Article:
The United States and China in Oceania: the Showdown Is Heating Up

During the modern stage in the geopolitical rivalry among world powers to gain influence in the Asia-Pacific, where it shows up most vividly is in the southern part of the Pacific Ocean: Australia, China, the United States, and Japan are all trying hard to become chummy with the countries in Oceania, but each of those is pursuing its own objectives. Australia is struggling to keep its dominant position in Oceania by strengthening its position in Melanesia; China is standing for expanding its political, economic, and possibly even military role throughout the region; the United States, whose largest Pacific bases are concentrated in Micronesia, is trying to put up resistance to the Chinese by bolstering its own defense capabilities.

Back in 2019, during his visit to Guam, where the most strategically important American military base in the Pacific Ocean is located, US Secretary of State Mike Pompeo announced the start of negotiations on the Compact of Free Association with the Federated States of Micronesia, the Marshall Islands, and Palau, which Washington intends to use to counter China’s growing influence in Oceania. In this regard, in September 2020 relations with Palau, which is a small country with a population of 18,000 that has a compact of free association with the United States, gained an impetus to develop further in the form of a 200-mile exclusive economic zone (EEZ), or about 630,000 square kilometers, which is comparable to twice the area occupied by Germany. The Compact of Free Association between the US and Palau was signed in 1986, and this means that for 50 years the American side has borne (and will continue to do so) responsibility for the country’s security, and, stemming from that, was permitted to deploy its military bases there.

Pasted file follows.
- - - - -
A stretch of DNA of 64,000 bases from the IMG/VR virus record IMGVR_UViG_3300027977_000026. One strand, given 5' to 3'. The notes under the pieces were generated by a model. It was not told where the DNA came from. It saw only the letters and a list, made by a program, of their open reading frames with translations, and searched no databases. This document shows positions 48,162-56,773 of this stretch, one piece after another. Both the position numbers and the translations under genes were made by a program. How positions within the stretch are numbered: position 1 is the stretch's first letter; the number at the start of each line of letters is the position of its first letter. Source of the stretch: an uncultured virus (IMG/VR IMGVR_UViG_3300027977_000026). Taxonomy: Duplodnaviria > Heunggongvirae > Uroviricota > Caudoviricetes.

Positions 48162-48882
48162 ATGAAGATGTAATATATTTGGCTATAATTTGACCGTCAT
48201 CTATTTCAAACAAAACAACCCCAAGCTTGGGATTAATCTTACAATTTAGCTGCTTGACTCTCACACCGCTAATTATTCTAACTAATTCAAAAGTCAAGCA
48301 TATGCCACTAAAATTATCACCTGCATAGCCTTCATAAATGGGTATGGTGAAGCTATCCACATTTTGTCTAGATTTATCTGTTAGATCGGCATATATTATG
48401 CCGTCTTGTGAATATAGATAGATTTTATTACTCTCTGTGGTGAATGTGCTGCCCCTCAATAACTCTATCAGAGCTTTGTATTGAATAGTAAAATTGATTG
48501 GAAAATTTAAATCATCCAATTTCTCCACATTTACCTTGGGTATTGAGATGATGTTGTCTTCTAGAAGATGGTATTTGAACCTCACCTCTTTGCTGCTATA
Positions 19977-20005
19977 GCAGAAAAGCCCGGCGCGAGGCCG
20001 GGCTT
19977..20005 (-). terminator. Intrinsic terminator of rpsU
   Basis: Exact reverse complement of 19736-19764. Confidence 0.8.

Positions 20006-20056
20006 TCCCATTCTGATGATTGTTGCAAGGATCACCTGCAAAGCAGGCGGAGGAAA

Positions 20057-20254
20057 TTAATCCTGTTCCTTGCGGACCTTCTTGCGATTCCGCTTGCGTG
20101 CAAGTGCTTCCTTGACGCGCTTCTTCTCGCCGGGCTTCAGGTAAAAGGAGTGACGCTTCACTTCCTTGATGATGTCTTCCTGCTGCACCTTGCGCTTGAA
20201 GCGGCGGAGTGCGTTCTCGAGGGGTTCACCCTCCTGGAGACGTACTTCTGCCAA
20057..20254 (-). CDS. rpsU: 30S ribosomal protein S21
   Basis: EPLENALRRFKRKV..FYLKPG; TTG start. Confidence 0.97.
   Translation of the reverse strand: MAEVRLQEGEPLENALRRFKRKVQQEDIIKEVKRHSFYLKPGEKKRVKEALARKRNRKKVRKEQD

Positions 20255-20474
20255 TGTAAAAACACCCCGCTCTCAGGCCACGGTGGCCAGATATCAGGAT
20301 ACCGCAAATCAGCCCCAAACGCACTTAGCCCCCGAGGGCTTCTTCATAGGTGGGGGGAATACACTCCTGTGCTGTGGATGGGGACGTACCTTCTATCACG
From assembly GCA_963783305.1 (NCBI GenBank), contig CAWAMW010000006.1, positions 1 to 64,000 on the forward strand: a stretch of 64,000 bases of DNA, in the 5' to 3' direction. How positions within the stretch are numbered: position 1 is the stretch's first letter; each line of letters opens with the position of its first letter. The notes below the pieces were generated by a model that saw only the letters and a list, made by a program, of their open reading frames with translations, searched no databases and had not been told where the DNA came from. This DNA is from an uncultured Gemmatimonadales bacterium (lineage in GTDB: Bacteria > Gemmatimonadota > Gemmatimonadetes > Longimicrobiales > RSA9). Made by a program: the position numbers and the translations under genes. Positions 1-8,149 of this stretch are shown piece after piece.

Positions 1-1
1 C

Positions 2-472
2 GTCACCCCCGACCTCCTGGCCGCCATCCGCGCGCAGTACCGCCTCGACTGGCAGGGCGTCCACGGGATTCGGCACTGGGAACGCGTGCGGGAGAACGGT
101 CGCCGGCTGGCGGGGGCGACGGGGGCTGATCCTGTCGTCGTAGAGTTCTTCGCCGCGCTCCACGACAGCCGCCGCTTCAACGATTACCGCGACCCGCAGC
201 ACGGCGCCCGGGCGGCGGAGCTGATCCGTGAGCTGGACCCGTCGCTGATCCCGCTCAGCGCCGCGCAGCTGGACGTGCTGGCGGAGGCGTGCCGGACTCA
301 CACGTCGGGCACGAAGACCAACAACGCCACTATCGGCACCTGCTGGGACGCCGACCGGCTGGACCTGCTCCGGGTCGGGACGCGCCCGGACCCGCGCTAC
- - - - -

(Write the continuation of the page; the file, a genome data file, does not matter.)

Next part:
For a long time, the United States did not take advantage of that opportunity, but now, against the backdrop of its struggle with China for influence in the Pacific Ocean, the situation has radically changed. At the end of August 2020, US Secretary of Defense Mark Esper made a visit to Palau in the framework of a tour around the Pacific Ocean, and proclaimed China’s “malign influence” in the area. What is noteworthy is that China, unlike the United States, has invested about $ 1.6 billion in Oceania over the past decade while being a relatively “new” actor in the region, whereas the United States has invested $ 1.19 billion. This fact is already calling into question how “harmful” Chinese influence is: after all, Beijing is not spending money on military bases, but on infrastructure and social projects.

In any case, during the visit by the US Secretary of Defense the Palauan President, Thomas Remengesau, Jr., proposed that Washington could deploy a military base in his country along with the ancillary infrastructure in the form of ports and airfields, and provide assistance patrolling the waters of its enormous EEZ. It is important to note that Palau is still one of four countries throughout Oceania that diplomatically recognizes Taiwan. Among other things, one of the reasons for Palau turning to Washington for help could be the economic problems inflicted on it by suspending air travel during the pandemic, given that the tourism industry is the main source of profit for the Micronesian country.

Despite the fact that the US has ramped up its activities in the southern part of the Pacific Ocean, China not only maintains its interest, but is showing markedly increased interest in cooperating with the island countries throughout Oceania, which hold appeal for Beijing for many reasons. First of all, this means the desire for “true friendship, implementing practical cooperation, and achieving mutually beneficial results,” which was personally stated by the PRC’s General Secretary, Xi Jinping. Second, this means commercial interests, including access to the resources possessed by several states in Oceania: gas, oil, nickel, gold, copper, and many fishery resources. Finally, this means logistics routes, and the vast exclusive economic zones in the southern part of the Pacific; these will permit China to take a more active part in the local fishing grounds there.